Alison Day, Ambassador Animal Keeper

"My favorite part of my job is the variety. I'm a quarantine keeper which means I get to take care of all incoming animals during their quarantine period. I only take care of them for 30 days but I'm constantly learning about new animals and their needs. I'm also part of the vet team so I get to help with medical procedures and the general care of the entire collection."

Katelyn Stafford, Quarantine Keeper

"My favorite part is Reproductive/Breeding Husbandry: The pairing of birds and offering the right conditions in order to successfully reproduce and raise young, which include diet, housing, nesting material/boxes, and proper pairing."

Quinton Pyle, Avian Keeper*

"I love taking care of the animals, but I mostly love helping others learn how to care about our planet and conserve all the animals I get to care for."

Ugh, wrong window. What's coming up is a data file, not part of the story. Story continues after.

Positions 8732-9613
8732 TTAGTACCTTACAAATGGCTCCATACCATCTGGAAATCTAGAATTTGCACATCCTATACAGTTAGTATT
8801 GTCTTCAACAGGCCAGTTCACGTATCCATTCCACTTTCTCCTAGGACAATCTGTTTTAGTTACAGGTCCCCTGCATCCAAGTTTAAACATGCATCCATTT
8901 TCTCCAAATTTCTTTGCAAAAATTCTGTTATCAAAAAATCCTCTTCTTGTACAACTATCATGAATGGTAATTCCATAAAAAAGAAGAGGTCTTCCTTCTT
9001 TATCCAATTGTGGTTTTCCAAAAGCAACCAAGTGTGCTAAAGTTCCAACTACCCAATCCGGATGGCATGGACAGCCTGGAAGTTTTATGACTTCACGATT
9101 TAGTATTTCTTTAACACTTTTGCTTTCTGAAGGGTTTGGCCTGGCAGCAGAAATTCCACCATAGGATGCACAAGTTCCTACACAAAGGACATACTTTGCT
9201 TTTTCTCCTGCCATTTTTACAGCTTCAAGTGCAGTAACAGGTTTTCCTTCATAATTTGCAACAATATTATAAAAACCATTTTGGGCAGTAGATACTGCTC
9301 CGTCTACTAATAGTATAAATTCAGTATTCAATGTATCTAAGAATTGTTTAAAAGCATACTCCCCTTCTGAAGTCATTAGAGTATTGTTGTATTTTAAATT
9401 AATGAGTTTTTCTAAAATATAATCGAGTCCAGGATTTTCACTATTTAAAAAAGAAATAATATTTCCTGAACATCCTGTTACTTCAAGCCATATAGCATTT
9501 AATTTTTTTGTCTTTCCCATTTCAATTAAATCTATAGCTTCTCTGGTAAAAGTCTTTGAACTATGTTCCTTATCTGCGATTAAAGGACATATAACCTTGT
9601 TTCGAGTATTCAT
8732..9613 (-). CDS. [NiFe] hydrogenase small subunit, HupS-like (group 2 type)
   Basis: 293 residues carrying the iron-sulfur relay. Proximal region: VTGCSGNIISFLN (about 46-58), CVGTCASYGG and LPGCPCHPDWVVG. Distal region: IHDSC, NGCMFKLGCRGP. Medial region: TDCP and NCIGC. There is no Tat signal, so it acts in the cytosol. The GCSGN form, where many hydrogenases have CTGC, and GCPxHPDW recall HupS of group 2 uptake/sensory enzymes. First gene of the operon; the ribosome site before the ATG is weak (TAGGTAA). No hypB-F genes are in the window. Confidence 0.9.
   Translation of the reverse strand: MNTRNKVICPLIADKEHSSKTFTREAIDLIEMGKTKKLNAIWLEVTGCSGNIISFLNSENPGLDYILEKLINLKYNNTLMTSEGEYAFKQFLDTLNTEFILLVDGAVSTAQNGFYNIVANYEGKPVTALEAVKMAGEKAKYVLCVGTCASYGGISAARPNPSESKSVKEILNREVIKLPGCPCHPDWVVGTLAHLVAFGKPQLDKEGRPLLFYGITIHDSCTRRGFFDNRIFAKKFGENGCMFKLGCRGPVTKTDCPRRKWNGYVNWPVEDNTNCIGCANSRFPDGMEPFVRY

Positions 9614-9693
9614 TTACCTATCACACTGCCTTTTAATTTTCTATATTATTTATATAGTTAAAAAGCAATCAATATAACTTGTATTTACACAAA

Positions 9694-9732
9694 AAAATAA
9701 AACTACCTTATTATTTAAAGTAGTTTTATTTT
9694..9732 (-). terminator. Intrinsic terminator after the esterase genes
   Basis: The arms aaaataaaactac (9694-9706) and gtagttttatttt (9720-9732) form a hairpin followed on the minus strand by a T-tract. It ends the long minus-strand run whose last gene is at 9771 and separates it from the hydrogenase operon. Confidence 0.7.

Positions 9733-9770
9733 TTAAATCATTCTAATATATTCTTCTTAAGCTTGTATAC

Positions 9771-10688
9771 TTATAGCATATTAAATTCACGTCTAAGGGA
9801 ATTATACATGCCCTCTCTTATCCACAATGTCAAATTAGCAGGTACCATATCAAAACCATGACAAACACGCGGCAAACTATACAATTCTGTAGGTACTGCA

Hannah Vance, Carnivore Keeper

 

Sean Ployd, Bird Keeper
Melinda Kommavongsa, Hospital Keeper
Stephanie Edling, Hoofstock Keeper

 

What do you want to tell kids who are interested in zoo keeping when they grow up?

It's very dirty and a lot of hard work. As keepers, we are never clean. Study hard and take any opportunities that become available. In the end, keepers are rewarded by seeing their animals thrive in their surroundings.

Kayce Hackett, Contact Area Keeper

"Work hard and educate yourself, any degree in Biology is a good start. While you’re getting your degree, participate in internships at your local zoo and get to know the zoo keepers and staff. Be respectful, listen and LEARN from what we have to offer and make positive connections. Having a good reference from a zoo keeper goes a very long way!"

 Laura Furnivall, Lead Lorikeet Keeper

"Being a zoo keeper can be hard work, but it is also very rewarding. It's great to get involved at a young age. Nashville Zoo has a ZooTeen program that helps to give teens a better ideaof what it's like to work in a zoo. Internships are also a great way to see if it is the right career path for you."

Stephanie Edling, Hoofstock Keeper